The lists will be updated internally each month but will not be made public. However, a master list of donors and sponsors from each fiscal year will be available with the public release of each annual report, as has been mostly the practice in recent years, with some years including more detailed information than others. (The FY2016 report is expected to be posted in coming weeks at NPR.org.)
The guidelines note that each annual report will list "our philanthropic, corporate and major individual financial supporters," and "identify the general areas that our funders support," if the donations are not for general operating expenses.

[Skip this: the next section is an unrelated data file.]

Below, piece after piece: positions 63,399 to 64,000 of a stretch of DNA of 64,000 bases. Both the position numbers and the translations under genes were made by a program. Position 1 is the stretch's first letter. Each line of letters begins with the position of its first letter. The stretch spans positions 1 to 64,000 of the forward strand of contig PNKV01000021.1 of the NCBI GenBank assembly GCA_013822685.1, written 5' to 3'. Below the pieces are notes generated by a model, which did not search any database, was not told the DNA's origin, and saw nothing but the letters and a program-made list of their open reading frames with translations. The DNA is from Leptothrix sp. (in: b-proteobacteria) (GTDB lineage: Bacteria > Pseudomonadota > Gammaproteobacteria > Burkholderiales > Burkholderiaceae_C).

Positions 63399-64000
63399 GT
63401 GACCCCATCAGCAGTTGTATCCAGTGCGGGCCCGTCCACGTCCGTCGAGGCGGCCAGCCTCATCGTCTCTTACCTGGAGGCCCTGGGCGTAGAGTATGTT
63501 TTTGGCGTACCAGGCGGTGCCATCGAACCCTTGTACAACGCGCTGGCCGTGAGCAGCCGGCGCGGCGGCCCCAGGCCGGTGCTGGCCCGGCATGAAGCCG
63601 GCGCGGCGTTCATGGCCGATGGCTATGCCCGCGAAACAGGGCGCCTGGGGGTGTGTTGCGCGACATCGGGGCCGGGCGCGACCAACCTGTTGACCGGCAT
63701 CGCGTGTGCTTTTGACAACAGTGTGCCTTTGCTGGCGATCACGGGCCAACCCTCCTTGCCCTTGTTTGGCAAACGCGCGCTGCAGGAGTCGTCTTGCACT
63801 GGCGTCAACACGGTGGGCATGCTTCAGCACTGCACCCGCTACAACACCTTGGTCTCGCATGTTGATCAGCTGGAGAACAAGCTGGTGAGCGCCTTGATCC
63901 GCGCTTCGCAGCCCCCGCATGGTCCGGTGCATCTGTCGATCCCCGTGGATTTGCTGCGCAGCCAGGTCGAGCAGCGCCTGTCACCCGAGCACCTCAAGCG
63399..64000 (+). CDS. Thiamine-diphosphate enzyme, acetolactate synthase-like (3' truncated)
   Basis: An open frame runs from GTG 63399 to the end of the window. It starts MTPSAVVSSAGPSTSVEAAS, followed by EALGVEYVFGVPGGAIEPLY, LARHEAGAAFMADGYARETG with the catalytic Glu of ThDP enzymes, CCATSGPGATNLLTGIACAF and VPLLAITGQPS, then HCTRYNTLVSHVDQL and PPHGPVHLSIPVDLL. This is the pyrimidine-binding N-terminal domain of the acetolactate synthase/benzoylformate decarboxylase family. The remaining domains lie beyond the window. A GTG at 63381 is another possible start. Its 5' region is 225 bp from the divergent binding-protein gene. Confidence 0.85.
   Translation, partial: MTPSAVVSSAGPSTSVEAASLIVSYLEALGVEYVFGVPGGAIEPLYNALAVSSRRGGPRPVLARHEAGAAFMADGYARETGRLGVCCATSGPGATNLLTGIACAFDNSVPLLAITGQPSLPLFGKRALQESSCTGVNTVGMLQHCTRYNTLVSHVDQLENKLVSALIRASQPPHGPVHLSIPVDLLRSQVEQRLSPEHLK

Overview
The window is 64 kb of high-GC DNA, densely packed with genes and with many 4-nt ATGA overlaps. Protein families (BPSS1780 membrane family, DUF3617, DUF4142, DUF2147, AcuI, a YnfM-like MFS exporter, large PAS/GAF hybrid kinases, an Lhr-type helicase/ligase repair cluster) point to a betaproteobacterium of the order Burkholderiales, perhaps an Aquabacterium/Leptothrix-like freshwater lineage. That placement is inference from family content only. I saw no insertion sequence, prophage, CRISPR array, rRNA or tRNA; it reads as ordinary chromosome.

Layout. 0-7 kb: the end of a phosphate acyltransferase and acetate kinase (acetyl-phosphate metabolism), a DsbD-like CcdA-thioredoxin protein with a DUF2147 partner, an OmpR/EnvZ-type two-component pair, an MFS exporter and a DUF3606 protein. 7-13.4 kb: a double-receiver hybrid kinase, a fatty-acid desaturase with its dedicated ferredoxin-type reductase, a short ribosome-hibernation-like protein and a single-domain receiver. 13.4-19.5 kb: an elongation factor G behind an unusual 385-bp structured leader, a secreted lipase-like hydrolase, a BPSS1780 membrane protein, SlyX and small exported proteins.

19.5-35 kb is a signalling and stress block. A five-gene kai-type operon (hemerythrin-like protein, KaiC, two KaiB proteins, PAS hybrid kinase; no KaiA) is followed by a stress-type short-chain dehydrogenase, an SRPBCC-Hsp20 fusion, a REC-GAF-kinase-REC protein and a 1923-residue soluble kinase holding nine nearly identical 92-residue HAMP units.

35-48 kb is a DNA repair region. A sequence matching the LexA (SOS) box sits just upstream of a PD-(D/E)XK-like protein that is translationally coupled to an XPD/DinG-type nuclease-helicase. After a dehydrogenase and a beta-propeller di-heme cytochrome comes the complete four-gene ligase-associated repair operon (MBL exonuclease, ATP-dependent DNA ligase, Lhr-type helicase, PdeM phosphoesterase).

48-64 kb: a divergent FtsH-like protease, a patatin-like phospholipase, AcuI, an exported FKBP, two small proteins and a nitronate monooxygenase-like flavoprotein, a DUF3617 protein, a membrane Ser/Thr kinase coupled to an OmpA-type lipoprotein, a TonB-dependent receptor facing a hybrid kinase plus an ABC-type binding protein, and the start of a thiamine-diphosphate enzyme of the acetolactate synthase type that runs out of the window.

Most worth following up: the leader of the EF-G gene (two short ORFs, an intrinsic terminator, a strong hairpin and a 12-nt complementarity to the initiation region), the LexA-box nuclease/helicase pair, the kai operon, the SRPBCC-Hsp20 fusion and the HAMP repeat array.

The internal guidelines lay out in detail how funders will be approved and what they cannot do. Most clearly, the document says, "NPR doesn't accept money to do stories that others want done. NPR solicits and accepts support to do the stories that its journalists want to do."
The updated process includes monthly meetings and more advance conversations between the newsroom and the development office responsible for finding funders, "to avoid grants being solicited that put the newsroom in an uncomfortable position," Memmott said. (That could include funders such as foundations that focus solely on one specific issue, because accepting money from them has the potential to appear that "NPR has been paid to cover that topic." Those funders will get extra scrutiny before NPR agrees to take their money.)